Khadi gained importance and relevance during the Independence Movement, when Gandhiji started the Swadeshi Movement. However, as we mentioned before, Khadi is not a material, it is a process. In fact, it is a very skillful process that takes time and patience to learn. This fact was often ignored because it had no real significance to the Independence movement.
Khadi refers to the long and tedious process of hand spinning and hand weaving cotton, wool etc. This process taught the weavers to practice immense patience. This is what allowed Gandhiji to preach non-violence using khadi as a metaphor. We realised that khadi can be revived as a symbol of patience.
Deciding a fixed target audience plays an important role on the end outcome of a project. We began by selecting college students as our target audience. College students were chosen as this was the youth that the couple at Imam Manzil was interested in targeting. So began the extensive process of personal interviews.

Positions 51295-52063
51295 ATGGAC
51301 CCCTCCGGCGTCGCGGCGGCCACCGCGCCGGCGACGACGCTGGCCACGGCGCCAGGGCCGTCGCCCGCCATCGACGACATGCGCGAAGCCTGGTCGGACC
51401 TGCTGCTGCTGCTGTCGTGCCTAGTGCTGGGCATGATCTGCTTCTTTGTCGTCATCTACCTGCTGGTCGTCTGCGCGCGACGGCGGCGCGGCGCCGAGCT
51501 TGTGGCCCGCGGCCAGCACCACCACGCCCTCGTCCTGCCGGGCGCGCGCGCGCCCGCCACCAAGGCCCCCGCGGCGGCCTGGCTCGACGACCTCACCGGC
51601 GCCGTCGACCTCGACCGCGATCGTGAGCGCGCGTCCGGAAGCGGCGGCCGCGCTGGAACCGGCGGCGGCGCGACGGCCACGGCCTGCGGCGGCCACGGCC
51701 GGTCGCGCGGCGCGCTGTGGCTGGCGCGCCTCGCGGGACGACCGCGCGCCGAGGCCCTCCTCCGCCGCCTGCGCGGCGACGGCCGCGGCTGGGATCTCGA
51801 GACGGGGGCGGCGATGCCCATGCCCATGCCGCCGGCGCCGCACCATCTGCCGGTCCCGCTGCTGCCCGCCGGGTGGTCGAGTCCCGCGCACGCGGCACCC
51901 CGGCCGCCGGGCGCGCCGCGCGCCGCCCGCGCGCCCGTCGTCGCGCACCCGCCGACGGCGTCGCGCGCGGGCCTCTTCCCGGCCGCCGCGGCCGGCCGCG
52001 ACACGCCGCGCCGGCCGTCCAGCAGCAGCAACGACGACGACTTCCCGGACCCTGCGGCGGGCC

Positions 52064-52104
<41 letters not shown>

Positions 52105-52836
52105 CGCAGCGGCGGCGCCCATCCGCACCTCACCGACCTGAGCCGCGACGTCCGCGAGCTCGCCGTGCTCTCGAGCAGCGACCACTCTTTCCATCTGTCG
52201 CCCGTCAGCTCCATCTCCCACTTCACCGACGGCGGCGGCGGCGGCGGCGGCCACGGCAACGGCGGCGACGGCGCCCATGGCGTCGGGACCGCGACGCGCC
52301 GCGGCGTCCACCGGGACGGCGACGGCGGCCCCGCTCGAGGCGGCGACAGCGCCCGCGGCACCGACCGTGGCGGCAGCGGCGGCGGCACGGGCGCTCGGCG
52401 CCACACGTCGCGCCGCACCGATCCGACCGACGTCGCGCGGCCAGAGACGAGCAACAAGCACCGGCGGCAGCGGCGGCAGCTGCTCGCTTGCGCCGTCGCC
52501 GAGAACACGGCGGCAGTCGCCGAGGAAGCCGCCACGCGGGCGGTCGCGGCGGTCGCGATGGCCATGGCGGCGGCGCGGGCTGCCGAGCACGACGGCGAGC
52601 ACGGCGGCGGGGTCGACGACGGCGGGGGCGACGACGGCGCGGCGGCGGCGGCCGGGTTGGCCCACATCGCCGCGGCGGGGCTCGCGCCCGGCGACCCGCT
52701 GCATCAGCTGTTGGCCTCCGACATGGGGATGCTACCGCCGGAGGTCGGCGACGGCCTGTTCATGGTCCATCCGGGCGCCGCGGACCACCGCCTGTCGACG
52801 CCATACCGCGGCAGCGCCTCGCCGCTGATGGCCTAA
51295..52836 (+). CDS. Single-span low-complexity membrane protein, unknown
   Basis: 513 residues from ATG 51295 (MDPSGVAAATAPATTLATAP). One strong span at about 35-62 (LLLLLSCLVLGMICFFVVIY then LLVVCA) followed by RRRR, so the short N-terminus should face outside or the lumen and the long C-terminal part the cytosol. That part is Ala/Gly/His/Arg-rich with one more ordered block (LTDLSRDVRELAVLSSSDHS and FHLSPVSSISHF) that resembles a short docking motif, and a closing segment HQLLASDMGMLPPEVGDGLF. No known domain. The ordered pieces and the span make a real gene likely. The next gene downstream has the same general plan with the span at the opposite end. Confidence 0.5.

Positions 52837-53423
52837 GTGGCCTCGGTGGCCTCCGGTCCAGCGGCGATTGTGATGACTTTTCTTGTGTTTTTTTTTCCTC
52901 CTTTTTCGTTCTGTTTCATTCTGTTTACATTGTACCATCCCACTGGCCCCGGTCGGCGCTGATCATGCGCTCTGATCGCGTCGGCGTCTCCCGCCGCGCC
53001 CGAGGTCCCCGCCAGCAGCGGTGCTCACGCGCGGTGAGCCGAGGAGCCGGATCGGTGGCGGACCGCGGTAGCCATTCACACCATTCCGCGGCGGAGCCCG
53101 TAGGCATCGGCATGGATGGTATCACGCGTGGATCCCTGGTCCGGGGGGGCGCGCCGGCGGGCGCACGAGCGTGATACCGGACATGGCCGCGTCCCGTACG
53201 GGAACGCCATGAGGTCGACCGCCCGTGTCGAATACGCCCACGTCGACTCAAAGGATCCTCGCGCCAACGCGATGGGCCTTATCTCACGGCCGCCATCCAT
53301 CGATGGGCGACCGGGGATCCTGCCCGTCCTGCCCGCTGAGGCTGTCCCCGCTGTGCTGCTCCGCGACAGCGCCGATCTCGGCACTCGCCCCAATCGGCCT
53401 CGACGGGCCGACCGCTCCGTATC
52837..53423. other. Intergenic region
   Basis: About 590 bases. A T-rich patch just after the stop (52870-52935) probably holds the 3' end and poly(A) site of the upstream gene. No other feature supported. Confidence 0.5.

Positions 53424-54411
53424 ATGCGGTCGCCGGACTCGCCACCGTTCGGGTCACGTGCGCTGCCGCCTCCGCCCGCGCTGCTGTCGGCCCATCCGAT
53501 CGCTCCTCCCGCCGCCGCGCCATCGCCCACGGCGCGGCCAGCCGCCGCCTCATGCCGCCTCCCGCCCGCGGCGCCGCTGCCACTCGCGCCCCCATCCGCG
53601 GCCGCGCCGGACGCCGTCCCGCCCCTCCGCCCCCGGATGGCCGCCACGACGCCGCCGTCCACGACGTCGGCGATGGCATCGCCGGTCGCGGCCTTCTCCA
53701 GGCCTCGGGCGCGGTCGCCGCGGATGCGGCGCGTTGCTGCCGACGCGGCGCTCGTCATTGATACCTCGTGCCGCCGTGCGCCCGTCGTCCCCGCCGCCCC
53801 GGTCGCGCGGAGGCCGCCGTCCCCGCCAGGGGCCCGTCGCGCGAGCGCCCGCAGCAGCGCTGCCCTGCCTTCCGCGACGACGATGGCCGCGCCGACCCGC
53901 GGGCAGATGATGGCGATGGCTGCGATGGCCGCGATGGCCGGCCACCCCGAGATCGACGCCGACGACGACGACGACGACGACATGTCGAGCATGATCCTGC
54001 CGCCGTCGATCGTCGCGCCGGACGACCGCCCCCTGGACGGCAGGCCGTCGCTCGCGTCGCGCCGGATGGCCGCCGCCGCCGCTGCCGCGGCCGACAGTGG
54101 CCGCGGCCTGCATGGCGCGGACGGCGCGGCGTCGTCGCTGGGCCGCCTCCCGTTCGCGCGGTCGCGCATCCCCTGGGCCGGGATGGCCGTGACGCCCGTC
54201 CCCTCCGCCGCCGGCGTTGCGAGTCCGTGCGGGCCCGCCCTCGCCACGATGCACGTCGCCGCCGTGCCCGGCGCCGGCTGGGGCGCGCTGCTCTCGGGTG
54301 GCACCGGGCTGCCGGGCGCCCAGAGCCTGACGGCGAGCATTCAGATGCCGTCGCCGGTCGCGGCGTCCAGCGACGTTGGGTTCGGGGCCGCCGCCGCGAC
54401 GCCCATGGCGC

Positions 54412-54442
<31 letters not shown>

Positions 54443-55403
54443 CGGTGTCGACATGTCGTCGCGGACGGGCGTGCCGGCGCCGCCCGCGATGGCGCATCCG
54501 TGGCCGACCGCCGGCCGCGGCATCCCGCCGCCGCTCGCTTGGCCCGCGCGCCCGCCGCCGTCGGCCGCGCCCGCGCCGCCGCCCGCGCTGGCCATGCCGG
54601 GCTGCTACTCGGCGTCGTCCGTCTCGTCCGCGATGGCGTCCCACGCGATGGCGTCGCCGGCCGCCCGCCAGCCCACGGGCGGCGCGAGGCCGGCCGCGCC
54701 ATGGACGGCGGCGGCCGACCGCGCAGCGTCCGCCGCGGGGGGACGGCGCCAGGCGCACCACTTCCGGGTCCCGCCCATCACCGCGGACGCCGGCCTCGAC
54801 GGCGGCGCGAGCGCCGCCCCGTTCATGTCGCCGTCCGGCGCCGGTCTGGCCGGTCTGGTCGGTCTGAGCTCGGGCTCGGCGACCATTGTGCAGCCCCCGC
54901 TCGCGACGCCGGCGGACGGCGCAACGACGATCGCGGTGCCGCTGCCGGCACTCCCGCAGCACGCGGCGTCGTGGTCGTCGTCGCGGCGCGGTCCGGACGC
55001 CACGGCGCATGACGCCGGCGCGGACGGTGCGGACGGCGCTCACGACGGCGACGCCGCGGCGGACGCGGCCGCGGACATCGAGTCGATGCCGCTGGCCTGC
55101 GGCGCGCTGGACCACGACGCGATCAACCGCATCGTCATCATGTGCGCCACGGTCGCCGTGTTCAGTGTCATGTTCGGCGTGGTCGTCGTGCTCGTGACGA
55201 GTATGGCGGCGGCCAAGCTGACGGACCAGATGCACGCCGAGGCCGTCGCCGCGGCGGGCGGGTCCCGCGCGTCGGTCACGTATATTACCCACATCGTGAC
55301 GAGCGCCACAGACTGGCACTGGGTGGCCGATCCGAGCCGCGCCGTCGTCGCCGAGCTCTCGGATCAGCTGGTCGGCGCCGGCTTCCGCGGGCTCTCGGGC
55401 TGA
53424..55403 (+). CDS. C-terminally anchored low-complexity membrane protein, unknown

The standard research tools were used to conduct research, such as personal interviews and metaphor elicitation. The domain research set the theme of the research with our users that revolved around a simple question of “What does patience in clothing mean to you?”
Research revolved around a theme of what patience in clothing meant for our users.
After studying the data collected from our research, we concluded that youth are continuously hoping for a better future, looking for a sense of comfort and have to deal with a lot of trapped energy.
We created a complete new portfolio and brand identity for the team working at Imam Manzil designed to attract a younger audience. This portfolio would be designed based on the insights we drew on what the young generation understands by patience.